Leeds’ Victoria Quarter

Whereas many high streets are tatty and bereft of decent shops, Leeds’ retail district seems to only ever expand outwards and upwards. One of its best shopping areas is the Victoria Quarter, consisting of the Cross and County Arcades, two rather decadent Edwardian covered streets. They have luxurious cafes, the waiters of which are specially trained to look down on shabby customers; Harvey Nicols sells take-away meals here and the exclusive-looking shops sell wares costing more than most folk earn. A sparking emerald ring caught my eye, its price tag demanding £32,250. The patrons of such establishments must derive pleasure knowing that few others can afford to shop here. For those with even less sense than money, there's the Victoria Gate Casino, open 24/7, with its fashionable champagne and cocktail bar. Paul Dabraszczyk in his Ragpickinghistory website suggests that the Leeds Corporation built the arcades to increase civic pride and encourage a better class of shopper to the city, essentially reclaiming the streets from the proletariat. A hundred years on, and its mission is still being accomplished.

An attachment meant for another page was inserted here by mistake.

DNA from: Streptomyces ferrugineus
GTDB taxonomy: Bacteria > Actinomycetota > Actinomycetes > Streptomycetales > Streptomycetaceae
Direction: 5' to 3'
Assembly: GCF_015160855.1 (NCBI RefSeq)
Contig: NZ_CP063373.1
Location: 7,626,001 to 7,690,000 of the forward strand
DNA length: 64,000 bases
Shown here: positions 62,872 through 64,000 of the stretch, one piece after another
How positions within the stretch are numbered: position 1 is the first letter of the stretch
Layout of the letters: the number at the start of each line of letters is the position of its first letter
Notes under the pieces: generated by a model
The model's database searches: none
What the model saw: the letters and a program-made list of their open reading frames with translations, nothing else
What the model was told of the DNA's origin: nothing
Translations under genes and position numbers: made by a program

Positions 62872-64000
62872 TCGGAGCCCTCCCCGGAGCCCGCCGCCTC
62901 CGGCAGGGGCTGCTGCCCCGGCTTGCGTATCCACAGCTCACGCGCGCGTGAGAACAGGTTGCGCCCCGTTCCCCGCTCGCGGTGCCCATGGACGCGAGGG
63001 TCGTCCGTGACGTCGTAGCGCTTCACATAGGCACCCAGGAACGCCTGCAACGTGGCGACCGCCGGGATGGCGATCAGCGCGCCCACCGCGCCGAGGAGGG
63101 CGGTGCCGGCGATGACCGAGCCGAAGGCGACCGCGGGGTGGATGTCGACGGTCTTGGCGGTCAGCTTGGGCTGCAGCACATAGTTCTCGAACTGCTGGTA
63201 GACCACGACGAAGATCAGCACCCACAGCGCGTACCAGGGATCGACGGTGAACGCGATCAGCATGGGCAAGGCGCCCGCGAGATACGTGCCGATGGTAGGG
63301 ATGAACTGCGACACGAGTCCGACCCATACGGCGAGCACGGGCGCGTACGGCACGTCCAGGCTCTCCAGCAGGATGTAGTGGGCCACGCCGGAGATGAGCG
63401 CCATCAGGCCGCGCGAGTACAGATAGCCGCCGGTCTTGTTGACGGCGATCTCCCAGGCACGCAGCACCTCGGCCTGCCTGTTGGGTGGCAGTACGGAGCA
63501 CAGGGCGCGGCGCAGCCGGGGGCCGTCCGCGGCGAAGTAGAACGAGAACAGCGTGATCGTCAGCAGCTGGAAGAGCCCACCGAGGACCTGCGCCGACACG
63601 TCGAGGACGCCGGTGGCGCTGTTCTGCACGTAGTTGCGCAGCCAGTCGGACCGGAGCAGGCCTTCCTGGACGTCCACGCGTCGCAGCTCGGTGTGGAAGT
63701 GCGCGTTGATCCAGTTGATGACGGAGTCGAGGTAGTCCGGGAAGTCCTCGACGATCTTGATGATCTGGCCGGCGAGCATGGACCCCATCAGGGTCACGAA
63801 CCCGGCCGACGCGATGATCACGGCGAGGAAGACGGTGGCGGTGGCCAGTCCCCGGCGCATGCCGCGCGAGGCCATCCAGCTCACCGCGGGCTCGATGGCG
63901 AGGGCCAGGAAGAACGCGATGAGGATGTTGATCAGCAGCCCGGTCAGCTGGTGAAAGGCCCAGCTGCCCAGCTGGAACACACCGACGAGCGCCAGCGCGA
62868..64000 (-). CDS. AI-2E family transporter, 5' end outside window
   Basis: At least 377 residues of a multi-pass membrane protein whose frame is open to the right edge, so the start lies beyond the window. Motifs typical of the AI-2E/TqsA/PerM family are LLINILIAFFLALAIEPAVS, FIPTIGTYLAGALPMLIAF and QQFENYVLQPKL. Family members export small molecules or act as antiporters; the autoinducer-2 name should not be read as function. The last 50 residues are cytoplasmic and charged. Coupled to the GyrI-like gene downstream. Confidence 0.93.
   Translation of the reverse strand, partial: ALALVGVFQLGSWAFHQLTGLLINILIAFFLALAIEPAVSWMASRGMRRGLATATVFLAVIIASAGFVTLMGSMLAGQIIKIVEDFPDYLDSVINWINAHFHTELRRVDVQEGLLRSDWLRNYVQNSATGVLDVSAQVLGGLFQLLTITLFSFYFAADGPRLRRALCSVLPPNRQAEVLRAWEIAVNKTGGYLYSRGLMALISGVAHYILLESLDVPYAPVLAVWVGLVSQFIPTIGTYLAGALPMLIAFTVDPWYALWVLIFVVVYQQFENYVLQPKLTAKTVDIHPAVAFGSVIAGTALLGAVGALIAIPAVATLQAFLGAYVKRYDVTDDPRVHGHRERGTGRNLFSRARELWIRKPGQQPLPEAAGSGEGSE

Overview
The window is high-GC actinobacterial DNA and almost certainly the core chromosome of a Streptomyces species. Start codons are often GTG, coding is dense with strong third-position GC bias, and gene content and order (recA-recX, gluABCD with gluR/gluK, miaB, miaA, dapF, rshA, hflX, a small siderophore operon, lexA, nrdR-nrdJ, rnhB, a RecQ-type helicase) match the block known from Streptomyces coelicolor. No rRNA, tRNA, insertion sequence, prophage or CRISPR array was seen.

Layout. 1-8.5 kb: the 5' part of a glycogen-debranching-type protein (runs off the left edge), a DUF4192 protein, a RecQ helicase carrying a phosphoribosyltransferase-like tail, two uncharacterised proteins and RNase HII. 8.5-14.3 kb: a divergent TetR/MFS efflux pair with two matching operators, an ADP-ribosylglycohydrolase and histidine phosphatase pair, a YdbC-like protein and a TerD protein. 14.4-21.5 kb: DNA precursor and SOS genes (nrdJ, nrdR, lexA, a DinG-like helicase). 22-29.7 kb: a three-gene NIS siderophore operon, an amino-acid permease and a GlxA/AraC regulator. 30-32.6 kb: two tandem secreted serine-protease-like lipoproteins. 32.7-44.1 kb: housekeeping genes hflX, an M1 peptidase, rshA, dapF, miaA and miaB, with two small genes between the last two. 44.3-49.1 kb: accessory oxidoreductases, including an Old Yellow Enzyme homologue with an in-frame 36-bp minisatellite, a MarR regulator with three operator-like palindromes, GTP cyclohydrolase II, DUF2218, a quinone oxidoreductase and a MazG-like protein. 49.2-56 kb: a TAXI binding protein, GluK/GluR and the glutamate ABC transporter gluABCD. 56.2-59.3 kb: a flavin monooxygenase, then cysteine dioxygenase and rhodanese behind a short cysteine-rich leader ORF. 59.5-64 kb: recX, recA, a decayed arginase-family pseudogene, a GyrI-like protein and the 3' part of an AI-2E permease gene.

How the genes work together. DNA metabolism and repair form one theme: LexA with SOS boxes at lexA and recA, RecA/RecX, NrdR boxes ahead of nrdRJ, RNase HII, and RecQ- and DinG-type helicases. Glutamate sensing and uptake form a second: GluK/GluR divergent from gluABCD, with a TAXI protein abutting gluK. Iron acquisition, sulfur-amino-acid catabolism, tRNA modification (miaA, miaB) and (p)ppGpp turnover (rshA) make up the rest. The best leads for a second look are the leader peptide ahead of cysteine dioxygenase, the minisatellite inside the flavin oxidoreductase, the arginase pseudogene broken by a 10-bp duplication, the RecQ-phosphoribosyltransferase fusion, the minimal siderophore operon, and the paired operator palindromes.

A large blue plaque notes the area’s original usage: dirty medieval courtyards and Georgian shambles- i.e. slaughterhouses and butchers’ backyards. I wonder if, deep down, the area hasn’t really changed. Sure, it’s beautifully elegant to behold; its staff are charming and polite, its customers wealthy and successful. But beneath the surface, it’s still a bloody, dirty shambles. The rich spending their profits while neglecting their souls, the shops offering all manner of luxurious trinkets the customer does not need and cannot keep. The apostle James rudely interrupts this polite and lucrative trade, crying out

Come now, you rich people, weep and wail over the miseries that are coming on you. (5:1)

As our nation grows richer, it becomes deafer to the gospel’s gentle call and insensitive to its urgent need to repent. These prestigious shops and exotic products will one day melt in the fire of His coming.